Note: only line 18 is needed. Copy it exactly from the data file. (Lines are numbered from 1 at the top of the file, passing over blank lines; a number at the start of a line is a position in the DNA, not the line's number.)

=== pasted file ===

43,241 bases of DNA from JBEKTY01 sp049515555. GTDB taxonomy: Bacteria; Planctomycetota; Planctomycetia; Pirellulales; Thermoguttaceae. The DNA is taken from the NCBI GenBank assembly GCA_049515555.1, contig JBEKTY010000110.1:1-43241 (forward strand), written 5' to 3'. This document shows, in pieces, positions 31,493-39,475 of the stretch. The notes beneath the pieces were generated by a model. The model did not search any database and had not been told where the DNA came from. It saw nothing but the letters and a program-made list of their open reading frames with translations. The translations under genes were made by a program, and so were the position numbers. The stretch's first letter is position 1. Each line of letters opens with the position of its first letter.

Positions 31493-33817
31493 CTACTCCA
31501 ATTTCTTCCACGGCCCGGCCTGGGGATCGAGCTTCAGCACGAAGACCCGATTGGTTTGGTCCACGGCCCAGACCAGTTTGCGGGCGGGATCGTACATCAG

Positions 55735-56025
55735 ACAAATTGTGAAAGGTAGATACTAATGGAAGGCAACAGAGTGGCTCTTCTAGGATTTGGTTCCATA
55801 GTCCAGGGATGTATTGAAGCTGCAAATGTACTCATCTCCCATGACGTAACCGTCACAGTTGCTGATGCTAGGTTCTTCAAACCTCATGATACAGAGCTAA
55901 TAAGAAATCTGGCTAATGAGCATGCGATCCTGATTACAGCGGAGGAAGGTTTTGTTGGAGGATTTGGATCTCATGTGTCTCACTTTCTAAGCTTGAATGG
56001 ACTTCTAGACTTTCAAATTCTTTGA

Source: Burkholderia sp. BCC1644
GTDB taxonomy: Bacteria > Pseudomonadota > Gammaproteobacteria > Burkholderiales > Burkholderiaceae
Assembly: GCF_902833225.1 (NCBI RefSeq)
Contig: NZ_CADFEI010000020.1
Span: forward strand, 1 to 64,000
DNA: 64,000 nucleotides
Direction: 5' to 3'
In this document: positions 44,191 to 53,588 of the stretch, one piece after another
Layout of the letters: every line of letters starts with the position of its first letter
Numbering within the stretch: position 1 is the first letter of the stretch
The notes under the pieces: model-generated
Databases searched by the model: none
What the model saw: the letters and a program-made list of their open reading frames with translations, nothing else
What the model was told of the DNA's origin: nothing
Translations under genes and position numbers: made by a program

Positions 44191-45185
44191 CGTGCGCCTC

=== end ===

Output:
Layout of the letters: every line of letters starts with the position of its first letter